One of the groups from British Togoland opposed the UN approval of the unification with an independent Gold Coast, because, to it, the results of the Plebiscite were inconclusive. Southern Togoland had voted massively in opposition to unification, and even in the North, where majority opted for unification, according to this group, the people were opposed to a unitary system of government from the Gold Coast. It pleaded with the UN not to decide on such an important political and constitutional issue on a mere 16% majority. It considered that as with such important issues, two-thirds majority should be considered.
Three of the organisations petitioned that the unification of British Togoland to the Gold Coast should not take place before a decision had been taken on the future of French Togoland.
During the debates, Canada, Ceylon, Ecuador, Ethiopia, Haiti, India, Liberia and Nepal submitted a joint resolution on the future of British Togoland. In the resolution, the UN General Assembly would express its approval of the union of British Togoland with independent Gold Coast.
Haiti, India, Liberia and the United States came up with another joint draft resolution by which the UN General Assembly would take note of the United Nations Plebiscite Commissioner, and would appreciate the work carried out by the Commissioner and UN staff under his direction. Peru joined in sponsoring this draft resolution.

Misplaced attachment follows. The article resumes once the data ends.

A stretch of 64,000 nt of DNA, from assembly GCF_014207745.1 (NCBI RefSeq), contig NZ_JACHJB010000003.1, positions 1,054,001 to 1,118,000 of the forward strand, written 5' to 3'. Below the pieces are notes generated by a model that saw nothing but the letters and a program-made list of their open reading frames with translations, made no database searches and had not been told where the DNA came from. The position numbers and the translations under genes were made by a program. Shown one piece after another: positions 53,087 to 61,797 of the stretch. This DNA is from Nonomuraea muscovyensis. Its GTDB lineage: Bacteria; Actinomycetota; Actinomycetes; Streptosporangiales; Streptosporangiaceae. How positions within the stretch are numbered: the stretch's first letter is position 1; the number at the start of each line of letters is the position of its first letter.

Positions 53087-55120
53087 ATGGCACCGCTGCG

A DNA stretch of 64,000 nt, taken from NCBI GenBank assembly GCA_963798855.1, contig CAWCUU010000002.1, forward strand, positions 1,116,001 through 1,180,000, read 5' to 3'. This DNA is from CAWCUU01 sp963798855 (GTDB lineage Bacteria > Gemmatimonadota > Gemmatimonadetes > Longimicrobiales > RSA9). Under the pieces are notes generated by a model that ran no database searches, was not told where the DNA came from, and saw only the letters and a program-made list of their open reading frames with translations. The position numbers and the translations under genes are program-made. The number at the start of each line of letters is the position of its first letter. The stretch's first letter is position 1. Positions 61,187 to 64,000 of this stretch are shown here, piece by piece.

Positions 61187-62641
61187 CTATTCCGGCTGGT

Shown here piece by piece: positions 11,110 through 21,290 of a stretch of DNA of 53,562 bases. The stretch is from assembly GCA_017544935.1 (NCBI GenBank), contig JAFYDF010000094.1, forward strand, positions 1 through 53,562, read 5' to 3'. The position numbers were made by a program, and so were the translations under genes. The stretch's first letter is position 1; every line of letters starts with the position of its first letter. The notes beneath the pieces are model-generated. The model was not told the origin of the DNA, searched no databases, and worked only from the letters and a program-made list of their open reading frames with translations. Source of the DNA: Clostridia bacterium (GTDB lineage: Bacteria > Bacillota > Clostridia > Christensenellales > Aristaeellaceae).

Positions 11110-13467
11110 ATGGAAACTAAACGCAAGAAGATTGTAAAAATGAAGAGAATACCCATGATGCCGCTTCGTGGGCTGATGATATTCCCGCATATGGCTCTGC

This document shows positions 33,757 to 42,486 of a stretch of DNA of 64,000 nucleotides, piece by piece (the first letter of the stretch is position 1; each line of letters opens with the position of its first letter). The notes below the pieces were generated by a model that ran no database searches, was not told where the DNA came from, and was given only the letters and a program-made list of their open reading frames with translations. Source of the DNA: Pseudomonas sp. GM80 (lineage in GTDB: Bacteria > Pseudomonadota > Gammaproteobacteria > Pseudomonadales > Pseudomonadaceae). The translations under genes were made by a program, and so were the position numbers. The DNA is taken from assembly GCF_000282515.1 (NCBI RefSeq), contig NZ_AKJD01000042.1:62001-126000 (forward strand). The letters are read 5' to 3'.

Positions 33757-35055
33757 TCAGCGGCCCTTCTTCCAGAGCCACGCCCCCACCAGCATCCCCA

During the debate on the Eleven-Power Draft Resolution, some delegations expressed the view that the decision of the majority during the plebiscite should be made to stand, while some others expressed reservations concerning the proposed unification, and so were not able to support the Eleven-Power Draft Resolution. Such a union, they considered, might render it impossible for unification of British and French Togoland.
Other delegations, while sharing some reservations, nevertheless expressed the general view that the union of British Togoland with independent Gold Coast was the only practicable manner in which the inhabitants of the Trust Territory could immediately attain independence.
The Eleven-Power Draft Resolution on the future of British Togoland was voted upon by the Fourth Committee.
Hon. Daniel Dugan